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Bumpy kickoff to Sierra Leone’s free education program


Some two million children in Sierra Leone went back to school on Monday in a key test of the country’s landmark free education programme for primary and high school students.

It was a key election pledge of President Julius Maada Bio, who took office in early April. Bio has said he will donate three months of his salary to the scheme, which covers school fees and supplies.

Schools were packed on Monday and some pupils were unable to get in due to a lack of space.

“We turned down 30 percent of the kids seeking admission at our school due to lack of sitting accommodation. We will not exceed the teacher-pupil ratio of 50 per class,” said Florence Kuyembeh, principal of a girls’ secondary school in the capital Freetown.

But outside, one mother was in tears after her child was turned away for lack of places.

“I’m very disappointed with the free education (scheme). The school failed to admit my kid to the school of her choice due to lack of space,” Safiatu Sesay told AFP.

And others had concerns about just how much of the costs the government was actually going to cover.

“We are happy for the free quality education but the government had promised during the election to provide our children with books, uniform, shoes and school buses but they only paid for school fees,” another parent called Idrissa Kamara told AFP.

Last week, Finance Minister Jacob Jusu Saffa said the government had paid the fees for 1.1 million children in nearly 3,500 schools and would be picking up the tab for another 158,000 pupils.

Despite vast mineral and diamond deposits, Sierra Leone is one of the world’s poorest countries and half of the population over the age of 15 is illiterate, according to a UNESCO2015 report.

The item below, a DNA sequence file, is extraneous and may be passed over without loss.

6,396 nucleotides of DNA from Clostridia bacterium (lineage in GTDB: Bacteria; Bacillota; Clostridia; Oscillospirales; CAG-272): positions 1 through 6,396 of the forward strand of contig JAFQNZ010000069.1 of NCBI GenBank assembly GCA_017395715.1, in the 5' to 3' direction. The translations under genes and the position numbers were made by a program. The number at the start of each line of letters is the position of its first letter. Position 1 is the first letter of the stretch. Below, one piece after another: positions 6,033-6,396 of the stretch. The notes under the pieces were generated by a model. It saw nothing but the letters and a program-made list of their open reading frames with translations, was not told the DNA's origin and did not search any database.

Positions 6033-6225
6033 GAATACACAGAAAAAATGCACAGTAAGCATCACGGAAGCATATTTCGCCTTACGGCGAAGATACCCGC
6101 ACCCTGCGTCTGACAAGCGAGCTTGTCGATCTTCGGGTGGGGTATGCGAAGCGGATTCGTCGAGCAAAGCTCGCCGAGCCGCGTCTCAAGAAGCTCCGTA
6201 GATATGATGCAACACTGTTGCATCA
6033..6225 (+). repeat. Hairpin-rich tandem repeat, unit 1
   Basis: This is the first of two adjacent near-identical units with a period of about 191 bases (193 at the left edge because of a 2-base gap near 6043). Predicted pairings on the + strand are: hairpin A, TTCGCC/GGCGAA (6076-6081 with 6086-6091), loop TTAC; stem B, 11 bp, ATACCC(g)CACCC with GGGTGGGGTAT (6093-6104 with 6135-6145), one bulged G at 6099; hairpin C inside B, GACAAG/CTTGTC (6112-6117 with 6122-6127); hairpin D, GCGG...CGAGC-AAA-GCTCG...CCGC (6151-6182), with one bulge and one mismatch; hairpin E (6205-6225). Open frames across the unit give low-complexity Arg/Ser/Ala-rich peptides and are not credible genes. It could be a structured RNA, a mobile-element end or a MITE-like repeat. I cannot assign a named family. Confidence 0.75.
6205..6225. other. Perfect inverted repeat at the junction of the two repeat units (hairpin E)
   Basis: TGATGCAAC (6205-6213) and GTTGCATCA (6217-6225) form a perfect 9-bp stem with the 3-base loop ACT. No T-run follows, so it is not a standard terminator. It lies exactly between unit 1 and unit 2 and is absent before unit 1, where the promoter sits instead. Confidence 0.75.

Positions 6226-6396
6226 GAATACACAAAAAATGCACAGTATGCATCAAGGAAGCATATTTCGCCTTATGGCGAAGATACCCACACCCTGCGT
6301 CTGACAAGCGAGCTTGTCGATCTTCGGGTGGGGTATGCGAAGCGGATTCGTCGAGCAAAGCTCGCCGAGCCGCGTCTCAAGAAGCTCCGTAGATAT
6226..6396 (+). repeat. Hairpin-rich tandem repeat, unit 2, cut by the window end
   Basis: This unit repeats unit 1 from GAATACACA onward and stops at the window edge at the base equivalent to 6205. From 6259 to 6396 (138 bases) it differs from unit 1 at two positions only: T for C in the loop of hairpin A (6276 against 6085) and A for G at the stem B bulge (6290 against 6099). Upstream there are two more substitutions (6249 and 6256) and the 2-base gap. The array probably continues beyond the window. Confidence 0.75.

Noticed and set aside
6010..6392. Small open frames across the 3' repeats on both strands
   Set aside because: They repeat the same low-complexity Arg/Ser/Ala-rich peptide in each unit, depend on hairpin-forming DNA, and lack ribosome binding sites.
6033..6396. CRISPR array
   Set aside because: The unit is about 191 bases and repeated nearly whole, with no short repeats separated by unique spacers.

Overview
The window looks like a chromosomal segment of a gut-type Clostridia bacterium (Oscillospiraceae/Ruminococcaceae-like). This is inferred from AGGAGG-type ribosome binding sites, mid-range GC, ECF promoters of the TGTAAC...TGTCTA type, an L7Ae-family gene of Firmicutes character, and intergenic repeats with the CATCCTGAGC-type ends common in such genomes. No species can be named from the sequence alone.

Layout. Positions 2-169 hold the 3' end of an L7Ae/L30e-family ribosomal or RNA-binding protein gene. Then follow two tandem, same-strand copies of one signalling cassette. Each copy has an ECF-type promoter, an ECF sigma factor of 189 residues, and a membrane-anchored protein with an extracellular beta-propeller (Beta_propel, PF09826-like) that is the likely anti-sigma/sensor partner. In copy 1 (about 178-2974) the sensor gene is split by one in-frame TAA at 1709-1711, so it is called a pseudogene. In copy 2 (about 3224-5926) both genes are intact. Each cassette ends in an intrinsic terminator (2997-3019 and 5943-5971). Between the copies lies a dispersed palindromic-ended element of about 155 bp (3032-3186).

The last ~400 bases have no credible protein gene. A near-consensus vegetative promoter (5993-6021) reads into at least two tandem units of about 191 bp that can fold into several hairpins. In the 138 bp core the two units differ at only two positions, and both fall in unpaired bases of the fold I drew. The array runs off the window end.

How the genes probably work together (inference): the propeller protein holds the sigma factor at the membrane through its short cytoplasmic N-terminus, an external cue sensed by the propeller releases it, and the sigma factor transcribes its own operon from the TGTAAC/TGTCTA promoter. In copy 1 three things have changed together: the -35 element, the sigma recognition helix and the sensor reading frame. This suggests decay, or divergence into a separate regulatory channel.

It is trying to recover from the social and economic fallout from a long civil war, and more recently, an outbreak of Ebola which killed 4,000 people between 2014 and 2016.

But its economy remains fragile and corruption is widespread.

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India: Plans for free education from KG to PG by Adityanath


Resumen: El gobierno de Yogi Adityanath en Uttar Pradesh está planeando una educación gratuita de «KG a PG» a partir del próximo año. El viceprimer ministro Dinesh Sharma, quien también es el ministro de educación secundaria y superior, ha establecido un comité para determinar las modalidades. «Queremos que un niño que ingresa en KG (jardín de infantes) debe recibir educación hasta el nivel de PG (postgrado) sin ningún cargo. Una gran cantidad de estudiantes se retiran debido a consideraciones monetarias «, dijo el diputado CM. El Dr. Sharma dijo que esto sería aplicable para todas las escuelas y facultades del gobierno. «Esto también atraerá a más estudiantes a las escuelas del gobierno y automáticamente conducirá a una mejora en los estándares de las escuelas», dijo.

Luego, el viceprimer ministro también está tomando medidas para regularizar la sesión académica en todas las escuelas, institutos y universidades del gobierno.

The Yogi Adityanath government in Uttar Pradesh is planning free education from “KG to PG” from next year.

Deputy chief minister Dinesh Sharma, who is also the secondary and higher education minister, has set up a committee to work out the modalities.

“We want that a child who takes admission in KG (kindergarten) should get education up to the PG (post-graduate) level without any charges. A large number of students drop out because of monetary considerations,” the deputy CM said.

Dr Sharma said that this would be applicable for all government schools and colleges. “This will also attract more students to government schools and will automatically lead to an improvement in the standards of the schools”, he said.

Then deputy chief minister is also taking steps to regularise the academic session in all government schools, colleges and universities.


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United States: Schools kill creativity – education expert

United States / March 26, 2018/Newshub

Resumen: El experto en educación, Sir Ken Robinson, quiere revolucionar la forma en que funciona la educación, diciendo que el sistema actual prioriza una definición estrecha del intelecto.

Education expert Sir Ken Robinson wants to revolutionise how education works, saying the current system prioritises a narrow definition of intellect.

«There was a time that being educated meant you could speak Latin. Then there was a time that it meant having gone to university. I’m trying to get people to think differently.»

Sir Ken, a professor at the University of Warwick, says education systems worldwide have become overly focused on a narrow kind of ability that we call «academic work».